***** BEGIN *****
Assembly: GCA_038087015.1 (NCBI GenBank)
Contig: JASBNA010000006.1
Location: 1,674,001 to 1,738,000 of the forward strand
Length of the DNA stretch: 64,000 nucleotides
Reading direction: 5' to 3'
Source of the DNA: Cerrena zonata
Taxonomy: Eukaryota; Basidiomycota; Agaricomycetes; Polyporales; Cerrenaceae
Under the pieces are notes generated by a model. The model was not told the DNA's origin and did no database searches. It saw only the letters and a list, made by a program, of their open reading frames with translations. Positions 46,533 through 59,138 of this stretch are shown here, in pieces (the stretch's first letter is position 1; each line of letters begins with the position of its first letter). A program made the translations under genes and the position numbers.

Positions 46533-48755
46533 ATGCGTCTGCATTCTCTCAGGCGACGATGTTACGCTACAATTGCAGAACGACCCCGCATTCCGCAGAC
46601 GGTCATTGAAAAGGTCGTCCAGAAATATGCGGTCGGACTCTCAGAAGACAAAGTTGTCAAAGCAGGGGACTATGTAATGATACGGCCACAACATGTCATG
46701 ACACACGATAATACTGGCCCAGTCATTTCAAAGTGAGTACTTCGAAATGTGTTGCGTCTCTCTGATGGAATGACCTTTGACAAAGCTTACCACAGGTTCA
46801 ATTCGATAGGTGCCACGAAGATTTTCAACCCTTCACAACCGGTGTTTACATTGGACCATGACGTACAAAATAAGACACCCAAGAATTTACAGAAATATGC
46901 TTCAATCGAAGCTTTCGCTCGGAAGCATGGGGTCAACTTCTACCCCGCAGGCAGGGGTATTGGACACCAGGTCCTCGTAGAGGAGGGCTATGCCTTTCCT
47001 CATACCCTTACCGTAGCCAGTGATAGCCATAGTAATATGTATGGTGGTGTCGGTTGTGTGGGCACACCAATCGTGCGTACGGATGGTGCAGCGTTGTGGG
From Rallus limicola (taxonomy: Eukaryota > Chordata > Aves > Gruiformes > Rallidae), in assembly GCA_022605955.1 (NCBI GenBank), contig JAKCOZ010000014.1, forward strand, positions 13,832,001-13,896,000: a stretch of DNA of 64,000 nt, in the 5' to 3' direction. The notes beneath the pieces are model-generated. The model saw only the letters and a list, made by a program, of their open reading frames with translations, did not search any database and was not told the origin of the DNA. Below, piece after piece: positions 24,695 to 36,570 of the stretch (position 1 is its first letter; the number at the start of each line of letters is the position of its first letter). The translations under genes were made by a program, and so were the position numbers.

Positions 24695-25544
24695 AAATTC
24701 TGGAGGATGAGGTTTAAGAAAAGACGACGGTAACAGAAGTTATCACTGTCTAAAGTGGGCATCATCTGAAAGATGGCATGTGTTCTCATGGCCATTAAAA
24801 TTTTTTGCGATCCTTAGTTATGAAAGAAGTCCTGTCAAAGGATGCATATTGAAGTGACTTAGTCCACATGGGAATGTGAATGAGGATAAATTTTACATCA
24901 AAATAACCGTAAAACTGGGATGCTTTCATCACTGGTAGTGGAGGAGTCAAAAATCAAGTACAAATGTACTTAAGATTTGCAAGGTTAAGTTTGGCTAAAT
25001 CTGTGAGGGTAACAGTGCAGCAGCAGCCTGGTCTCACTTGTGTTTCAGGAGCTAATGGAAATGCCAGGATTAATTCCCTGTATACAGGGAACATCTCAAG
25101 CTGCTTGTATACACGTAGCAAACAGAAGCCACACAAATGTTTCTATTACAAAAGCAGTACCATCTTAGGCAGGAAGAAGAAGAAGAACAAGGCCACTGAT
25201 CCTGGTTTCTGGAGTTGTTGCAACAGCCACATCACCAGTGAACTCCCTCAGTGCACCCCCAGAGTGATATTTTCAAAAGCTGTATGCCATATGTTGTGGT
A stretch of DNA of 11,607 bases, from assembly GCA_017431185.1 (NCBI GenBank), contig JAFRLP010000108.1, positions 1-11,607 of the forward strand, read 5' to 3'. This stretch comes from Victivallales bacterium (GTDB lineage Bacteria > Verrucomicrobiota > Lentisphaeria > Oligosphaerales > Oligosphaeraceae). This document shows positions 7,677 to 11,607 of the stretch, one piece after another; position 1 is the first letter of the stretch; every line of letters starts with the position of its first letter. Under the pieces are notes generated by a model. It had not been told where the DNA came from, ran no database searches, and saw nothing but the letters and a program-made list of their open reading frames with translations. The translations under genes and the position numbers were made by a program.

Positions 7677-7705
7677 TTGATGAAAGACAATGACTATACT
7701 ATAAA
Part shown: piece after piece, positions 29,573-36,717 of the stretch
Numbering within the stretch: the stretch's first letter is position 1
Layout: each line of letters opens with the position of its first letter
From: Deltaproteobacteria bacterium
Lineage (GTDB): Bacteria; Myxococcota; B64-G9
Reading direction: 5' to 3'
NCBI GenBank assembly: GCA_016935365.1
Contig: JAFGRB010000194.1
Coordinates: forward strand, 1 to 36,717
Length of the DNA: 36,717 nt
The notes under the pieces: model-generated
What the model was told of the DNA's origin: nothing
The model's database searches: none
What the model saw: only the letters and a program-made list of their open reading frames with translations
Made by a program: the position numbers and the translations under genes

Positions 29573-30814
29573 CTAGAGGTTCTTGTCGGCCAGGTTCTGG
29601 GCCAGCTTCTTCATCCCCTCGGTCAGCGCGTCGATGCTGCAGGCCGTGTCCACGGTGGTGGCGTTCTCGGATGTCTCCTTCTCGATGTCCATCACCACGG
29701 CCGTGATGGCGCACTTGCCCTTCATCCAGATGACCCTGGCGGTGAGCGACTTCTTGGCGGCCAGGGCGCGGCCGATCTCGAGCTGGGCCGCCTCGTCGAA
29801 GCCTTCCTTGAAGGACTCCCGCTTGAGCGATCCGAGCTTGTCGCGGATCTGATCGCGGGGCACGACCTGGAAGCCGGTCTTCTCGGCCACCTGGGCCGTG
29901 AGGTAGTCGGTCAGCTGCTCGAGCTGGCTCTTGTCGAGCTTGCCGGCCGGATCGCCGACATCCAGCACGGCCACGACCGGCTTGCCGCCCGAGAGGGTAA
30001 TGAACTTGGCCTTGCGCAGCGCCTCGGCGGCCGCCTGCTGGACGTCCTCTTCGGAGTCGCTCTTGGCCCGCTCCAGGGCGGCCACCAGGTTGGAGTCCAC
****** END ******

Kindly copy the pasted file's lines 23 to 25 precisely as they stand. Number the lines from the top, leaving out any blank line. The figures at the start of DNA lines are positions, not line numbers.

25101 CTGCTTGTATACACGTAGCAAACAGAAGCCACACAAATGTTTCTATTACAAAAGCAGTACCATCTTAGGCAGGAAGAAGAAGAAGAACAAGGCCACTGAT
25201 CCTGGTTTCTGGAGTTGTTGCAACAGCCACATCACCAGTGAACTCCCTCAGTGCACCCCCAGAGTGATATTTTCAAAAGCTGTATGCCATATGTTGTGGT
A stretch of DNA of 11,607 bases, from assembly GCA_017431185.1 (NCBI GenBank), contig JAFRLP010000108.1, positions 1-11,607 of the forward strand, read 5' to 3'. This stretch comes from Victivallales bacterium (GTDB lineage Bacteria > Verrucomicrobiota > Lentisphaeria > Oligosphaerales > Oligosphaeraceae). This document shows positions 7,677 to 11,607 of the stretch, one piece after another; position 1 is the first letter of the stretch; every line of letters starts with the position of its first letter. Under the pieces are notes generated by a model. It had not been told where the DNA came from, ran no database searches, and saw nothing but the letters and a program-made list of their open reading frames with translations. The translations under genes and the position numbers were made by a program.